Wednesday, November 30, 2005

First master's presentation

Presented my first seminar today (just a survey one; not a proposal or defense or anything- I wish. ;))

A yes, I always need to improve my presentation skills. I did a pretty good job this time; thought on the fly a bit answering questions, didn't just read off the slides, and mentioned extra tidbits here and there. My audience at least didn't seem bored to tears, and some good discussion came of it.

Now, my biggest issue is those GOD DAMN mouse "pad" thingies (I hate them) on a labtop. The clicker I was using to move from slide to slide also had one on it; it kept reverting to "mouse" mode to my dismay. ARGH.

Gotta love it, electrical engineering student presenting, and it's not the material or questions that challenges him, but rather, the damn mouse. ;) I shouldn't call it a mouse- that's like calling low quality, 3 day old ground beef a juicy perfectly grilled top sirloin (or New York cut) steak. Ain't the same thing.

Oh, and apparently for my directed study (survey of EPS), so far, I've entirely missed the point. Hmmmmmn. I told my supervisor, it won't be the first time I've entirely missed the point; seems to happen to me all the time. :) Live and learn I guess.

Tuesday, November 29, 2005

Bose independent electromagnetic suspension system

A car that can jump over obstacles

Bose, well known for their audio systems (including noise cancellation), have entered into the automotive world.

Dr. Bose, who started the company many years ago after fixing radios as a kid,became a prof. of electrical engineering at MIT. He is still the private owner of his company. Many argue that he would have been kicked out of the company as CEO by now had it been public. He just has outlandish ideas that take 5-10 years to develop, but they have come through in the past.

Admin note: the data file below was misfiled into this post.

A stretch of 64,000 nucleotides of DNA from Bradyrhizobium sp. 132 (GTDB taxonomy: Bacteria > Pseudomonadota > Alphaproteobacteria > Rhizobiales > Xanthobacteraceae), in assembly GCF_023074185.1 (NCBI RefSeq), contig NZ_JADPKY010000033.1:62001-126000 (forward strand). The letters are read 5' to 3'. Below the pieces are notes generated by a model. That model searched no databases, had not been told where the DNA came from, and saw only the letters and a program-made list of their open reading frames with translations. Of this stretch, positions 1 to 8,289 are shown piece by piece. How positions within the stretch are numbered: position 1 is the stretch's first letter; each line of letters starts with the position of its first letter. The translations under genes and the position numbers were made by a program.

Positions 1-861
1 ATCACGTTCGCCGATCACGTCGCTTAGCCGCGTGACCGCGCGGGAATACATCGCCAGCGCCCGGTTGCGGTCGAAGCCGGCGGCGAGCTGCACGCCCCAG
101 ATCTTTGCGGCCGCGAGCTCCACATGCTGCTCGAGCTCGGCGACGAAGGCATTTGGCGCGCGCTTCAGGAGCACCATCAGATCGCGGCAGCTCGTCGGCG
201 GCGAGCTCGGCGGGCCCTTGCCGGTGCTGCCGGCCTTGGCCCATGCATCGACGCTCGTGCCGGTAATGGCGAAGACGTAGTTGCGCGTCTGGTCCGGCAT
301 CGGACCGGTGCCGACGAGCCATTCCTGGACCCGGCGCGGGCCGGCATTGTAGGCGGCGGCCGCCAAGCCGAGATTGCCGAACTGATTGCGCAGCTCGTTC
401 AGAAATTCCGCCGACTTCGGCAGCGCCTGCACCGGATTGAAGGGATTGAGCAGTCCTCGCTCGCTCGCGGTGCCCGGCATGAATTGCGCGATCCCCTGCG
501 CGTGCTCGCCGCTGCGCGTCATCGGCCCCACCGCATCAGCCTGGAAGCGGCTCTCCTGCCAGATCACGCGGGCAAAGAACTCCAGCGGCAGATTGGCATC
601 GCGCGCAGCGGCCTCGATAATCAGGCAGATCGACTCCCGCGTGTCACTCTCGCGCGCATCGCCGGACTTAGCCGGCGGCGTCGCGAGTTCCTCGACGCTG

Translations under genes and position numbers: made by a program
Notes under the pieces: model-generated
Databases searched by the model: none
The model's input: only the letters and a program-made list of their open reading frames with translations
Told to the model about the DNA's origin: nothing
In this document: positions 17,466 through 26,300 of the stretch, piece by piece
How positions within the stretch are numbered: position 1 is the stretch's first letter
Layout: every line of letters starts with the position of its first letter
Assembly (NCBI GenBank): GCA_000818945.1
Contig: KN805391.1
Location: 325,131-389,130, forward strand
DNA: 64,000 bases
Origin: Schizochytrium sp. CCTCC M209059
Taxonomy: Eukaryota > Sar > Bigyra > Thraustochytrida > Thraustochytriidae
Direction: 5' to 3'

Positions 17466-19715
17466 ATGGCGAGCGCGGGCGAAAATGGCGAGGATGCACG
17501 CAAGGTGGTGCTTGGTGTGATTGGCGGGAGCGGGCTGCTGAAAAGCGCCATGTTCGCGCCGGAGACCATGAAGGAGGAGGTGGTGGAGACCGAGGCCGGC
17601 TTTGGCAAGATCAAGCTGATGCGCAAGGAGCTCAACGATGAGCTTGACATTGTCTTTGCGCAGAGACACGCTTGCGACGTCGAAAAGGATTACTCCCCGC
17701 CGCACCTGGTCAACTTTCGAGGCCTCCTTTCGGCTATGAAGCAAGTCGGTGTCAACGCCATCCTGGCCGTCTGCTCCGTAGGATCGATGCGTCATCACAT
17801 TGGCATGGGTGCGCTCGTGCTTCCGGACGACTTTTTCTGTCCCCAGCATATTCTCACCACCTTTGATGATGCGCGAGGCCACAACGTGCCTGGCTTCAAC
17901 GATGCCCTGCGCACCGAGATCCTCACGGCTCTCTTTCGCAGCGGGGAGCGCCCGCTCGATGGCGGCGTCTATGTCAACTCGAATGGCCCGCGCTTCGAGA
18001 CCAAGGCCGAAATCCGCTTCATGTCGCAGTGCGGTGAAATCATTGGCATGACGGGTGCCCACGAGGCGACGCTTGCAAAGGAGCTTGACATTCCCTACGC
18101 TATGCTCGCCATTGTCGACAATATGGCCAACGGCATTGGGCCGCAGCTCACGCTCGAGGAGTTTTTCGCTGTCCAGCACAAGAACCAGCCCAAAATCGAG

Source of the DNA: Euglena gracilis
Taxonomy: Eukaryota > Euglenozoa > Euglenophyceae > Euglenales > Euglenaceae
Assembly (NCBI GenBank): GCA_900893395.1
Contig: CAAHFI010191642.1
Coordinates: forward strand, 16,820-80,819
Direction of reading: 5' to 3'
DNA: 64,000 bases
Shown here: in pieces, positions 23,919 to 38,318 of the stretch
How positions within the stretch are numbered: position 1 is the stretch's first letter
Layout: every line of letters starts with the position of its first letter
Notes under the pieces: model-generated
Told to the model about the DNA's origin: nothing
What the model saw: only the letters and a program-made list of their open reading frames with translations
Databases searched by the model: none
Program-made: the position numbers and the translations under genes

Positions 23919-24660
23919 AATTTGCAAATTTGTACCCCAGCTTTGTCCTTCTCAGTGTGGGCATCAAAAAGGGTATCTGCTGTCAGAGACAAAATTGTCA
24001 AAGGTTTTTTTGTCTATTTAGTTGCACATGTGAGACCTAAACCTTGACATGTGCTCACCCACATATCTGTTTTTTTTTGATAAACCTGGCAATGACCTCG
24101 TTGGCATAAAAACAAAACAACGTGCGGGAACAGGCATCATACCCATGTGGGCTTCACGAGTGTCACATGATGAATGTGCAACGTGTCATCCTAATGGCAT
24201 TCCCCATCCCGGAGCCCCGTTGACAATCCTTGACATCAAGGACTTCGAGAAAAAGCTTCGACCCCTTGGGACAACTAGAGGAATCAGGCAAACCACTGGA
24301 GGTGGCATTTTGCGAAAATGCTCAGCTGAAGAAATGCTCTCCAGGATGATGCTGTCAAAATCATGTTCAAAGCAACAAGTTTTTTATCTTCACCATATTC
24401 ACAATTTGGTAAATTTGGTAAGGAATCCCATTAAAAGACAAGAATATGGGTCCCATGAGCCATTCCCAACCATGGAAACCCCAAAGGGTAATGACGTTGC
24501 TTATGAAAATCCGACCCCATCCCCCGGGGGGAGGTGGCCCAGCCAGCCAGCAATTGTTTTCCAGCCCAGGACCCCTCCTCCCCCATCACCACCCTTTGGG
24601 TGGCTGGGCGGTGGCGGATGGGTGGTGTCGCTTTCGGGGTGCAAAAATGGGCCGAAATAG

Perhaps it makes sense. You see little innovation lately from Ford, GM, Chrysler. Why? Is it the lack of technology available? Nope. It's because those companies are struggling so much that they concentrate only on short term profits. The funny thing is, in the end, it's this strategy that will be the end of the big 3. GM is in the biggest red right now; Ford is trying to drastically change, Chrysler is still slightly profitable. Time will tell who lasts.

Anyhoo, when this system becomes available in a luxary car 5-8 years from now, I'm buying it. Just to ride over those damn huge speed bumps and not feel a thing! MUHAHAHAHAHAAH. ;) Just imagine!

The real neat thing is that it solves the problem of comfort vs control. With conventional passive suspension systems with springs/dampers, a smooth ride and turnability were trade-offs. No more.

How it Works

A linear electromagnetic motor is installed at each wheel of a Bose equipped vehicle.
The control algorithms operate by observing sensor measurements taken from around the car and sending commands to the motors.

Monday, November 28, 2005

Impact of Technology

Ah yes. Many of these points have been covered to death by many journalists. However, I offerred to finish my sister's essay for school for a case of beer (less than 1/2 hr of work for a case of beer, not a trade in my mind.)

Anyway, I figured I'd post a snippet: